A Beginner’s Guide to Open Source

Software Licenses

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This video segment describes how principles become practically applicable in the form of software licenses. The viewer will learn how the license is the key determiner of whether software is actually open source or not.


  • User rights
  • license agreement
  • copyright
  • copyleft
  • GPL
  • MIT

About this video

Karl Beecher
First online
03 December 2018
Online ISBN
Copyright information
© Karl Beecher 2019

Video Transcript

Karl Beecher: The last segment showed how different people have different motivations for using and developing Open Source Software. Some do it with a moral or philosophical grounding. Some more pragmatist to use it for strategic purposes. Others like it because it’s quickly and easily available. But motivations and principles are abstract fuzzy things. They’re not enforceable or actionable in themselves. So when it comes to using and developing open source software, several questions may arise. How can you understand what users are allowed to do with the program. What mechanisms allow you to actually protect the rights of the users. How can you stamp your own philosophy on what you produce. What about when it comes to concrete legal issues. The answer is software licenses. A license is a document that’s applied to the software. It’s a legal instrument that grants the end user certain rights to use the program.

This is important because in many jurisdictions around the world, software, once written, is automatically covered by copyright. This means no one outside of the author has any legal right to access the software at all. The solution to this is licensing. For example, proprietary software is covered by a license that allows the author or creating organization to retain the copyright but at the same time grants the end user permission to use it. It doesn’t grant permission to modify or redistribute the software. The license for a piece of Open Source Software grants the same usage rights as proprietor license, but it goes further. At a minimum, an open source license must also grant the user the right to modify and redistribute the software. As we’ll see later, some software licenses go even further than that. Therefore, when you write an open source program, you must give it a license.

You could write your own, but you must be sure that it respects the four freedoms and the open source definition we spoke of earlier. Of course writing legal text is hardly fun and it’s a block off that few can do well. To make things easier, you can pick a pre-written off-the-shelf software license and most open source projects do this. There are many advantages to doing it. It saves you the effort of writing on. Many licenses have years of precedence in their use, even having being tested successfully in court. Some licenses were written with legal consultation to ensure they’re legally sound. The label is an easy way of allowing people familiar with licenses to learn at a glance what their rights are. This last point is important because different open source licenses can grant different rights. Let’s look at some examples.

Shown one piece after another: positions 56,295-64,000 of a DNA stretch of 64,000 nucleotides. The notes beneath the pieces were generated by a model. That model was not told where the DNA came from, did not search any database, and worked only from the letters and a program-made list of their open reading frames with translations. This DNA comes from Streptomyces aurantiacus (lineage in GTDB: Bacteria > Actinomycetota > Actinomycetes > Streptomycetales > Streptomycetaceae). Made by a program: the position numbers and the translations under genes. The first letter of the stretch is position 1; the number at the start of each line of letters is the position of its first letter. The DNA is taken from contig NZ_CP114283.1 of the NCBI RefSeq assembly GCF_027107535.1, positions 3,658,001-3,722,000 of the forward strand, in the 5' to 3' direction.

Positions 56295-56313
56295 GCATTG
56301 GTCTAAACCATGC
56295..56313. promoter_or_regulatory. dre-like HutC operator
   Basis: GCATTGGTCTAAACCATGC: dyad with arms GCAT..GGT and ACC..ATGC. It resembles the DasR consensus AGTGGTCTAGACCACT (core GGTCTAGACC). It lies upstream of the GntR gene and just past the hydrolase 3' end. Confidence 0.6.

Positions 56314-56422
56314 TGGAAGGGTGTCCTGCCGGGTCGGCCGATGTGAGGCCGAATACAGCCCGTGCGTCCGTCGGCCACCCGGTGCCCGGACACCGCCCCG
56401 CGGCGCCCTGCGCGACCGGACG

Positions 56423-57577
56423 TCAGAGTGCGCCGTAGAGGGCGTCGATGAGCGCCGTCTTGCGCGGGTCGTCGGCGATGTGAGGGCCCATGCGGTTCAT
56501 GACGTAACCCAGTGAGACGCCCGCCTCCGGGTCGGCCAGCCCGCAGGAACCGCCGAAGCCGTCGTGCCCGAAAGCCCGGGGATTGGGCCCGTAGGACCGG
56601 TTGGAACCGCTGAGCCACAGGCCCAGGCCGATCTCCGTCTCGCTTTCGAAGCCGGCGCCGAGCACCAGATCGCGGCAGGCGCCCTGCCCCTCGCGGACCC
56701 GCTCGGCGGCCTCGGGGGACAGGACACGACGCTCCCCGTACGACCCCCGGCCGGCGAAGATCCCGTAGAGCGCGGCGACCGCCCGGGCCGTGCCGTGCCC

The GPL, short for the GNU Public License, is one of the oldest open source licenses available. Its creation was led by Richard Stallman, who as we learned earlier, originated the free software movement that seeks to strongly protect users’ rights. It grants the rights to use the software, to copy the software, to modify the software, and to redistribute the software on the same terms. But it does not grant you the right to take that software and redistribute it under different terms that’s because the GPL is a Copyleft license. And for this reason, it’s sometimes referred to as restrictive. The MIT license is another very popular license. But unlike the restrictive GPL, it’s a so called permissive license. Here’s why. The MIT license grants the user the rights to use the software, to copy the software, to modify the software, to redistribute the software under the same terms, but it also allows you to take the software and relicense it.

Essentially change the terms under which other users may use the software. You could even take an MIT licensed program and incorporate it into your proprietary software if you wished so long as the software you write comes with the original copyright notice. There are many different licenses to choose from, literally dozens. So how do you go about choosing one? You could take the popularity route and just choose a license that lots of other projects use. This 2018 report, the result of analyzing thousands of open source projects, shows that about three quarters of projects use either the MIT license, the Apache license, or one of the variants of the GPL. The text of every open source license is available to read online, so you can see for yourself what terms a license grants.

Of course their legal jargon might leave you none the wiser in which case guidance on each license is available online. You can visit places like the GNU website where many popular licenses are analyzed for the compatibility with the four freedoms and Copyleft as well as potential problems when using them. tldrlegal.com where license terms are spelled out in plain language. Choosealicense.com which attempts to match your situation with a suitable license. Next segment, we’ll expand our look into the practical aspect of Open Source Software. We’ll describe the typical development processes and techniques employed by those who create Open Source Software.